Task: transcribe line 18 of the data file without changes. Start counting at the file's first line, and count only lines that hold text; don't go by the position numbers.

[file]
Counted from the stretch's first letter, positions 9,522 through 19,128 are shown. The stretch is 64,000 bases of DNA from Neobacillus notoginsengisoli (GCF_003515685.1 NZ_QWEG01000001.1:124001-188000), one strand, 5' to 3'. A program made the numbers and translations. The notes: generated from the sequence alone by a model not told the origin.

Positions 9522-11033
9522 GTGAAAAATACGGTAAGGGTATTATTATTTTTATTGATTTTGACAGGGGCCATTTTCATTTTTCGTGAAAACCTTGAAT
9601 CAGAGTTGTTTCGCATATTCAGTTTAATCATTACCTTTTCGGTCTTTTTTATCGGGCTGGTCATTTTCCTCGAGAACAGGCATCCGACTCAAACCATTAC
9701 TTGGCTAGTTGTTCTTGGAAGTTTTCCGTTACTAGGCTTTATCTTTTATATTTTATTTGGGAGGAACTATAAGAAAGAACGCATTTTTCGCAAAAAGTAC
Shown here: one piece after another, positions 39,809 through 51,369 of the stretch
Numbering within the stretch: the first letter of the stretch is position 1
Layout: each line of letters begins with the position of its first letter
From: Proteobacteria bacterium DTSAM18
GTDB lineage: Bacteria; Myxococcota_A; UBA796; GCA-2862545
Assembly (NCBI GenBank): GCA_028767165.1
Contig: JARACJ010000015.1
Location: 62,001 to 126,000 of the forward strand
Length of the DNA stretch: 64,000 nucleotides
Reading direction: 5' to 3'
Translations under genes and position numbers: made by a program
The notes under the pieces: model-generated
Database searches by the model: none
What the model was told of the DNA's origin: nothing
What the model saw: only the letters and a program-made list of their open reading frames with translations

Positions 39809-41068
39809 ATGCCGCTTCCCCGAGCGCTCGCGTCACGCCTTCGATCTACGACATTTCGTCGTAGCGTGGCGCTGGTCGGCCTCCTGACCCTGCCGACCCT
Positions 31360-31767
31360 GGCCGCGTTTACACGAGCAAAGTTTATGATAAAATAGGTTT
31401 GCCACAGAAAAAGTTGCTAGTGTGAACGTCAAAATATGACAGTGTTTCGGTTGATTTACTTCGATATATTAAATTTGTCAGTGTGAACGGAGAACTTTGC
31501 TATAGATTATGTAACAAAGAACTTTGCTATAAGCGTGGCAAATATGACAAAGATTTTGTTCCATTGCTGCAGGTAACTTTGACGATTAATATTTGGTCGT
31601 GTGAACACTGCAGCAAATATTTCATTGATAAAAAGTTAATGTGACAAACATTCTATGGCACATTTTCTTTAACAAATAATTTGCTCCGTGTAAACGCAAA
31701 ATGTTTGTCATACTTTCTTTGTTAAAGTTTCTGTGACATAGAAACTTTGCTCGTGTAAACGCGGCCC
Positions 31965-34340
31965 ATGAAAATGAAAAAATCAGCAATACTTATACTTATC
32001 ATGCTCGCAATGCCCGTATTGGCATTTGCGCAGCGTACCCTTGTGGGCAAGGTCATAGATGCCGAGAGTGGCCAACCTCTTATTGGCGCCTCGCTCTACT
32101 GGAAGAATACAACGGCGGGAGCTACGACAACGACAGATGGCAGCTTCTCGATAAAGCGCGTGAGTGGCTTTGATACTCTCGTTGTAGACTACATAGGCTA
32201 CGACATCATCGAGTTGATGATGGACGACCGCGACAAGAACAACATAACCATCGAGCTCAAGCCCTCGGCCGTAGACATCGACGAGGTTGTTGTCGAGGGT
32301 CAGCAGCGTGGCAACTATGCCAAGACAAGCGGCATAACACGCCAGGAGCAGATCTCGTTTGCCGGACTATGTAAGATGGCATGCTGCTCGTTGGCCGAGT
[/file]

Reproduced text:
Database searches by the model: none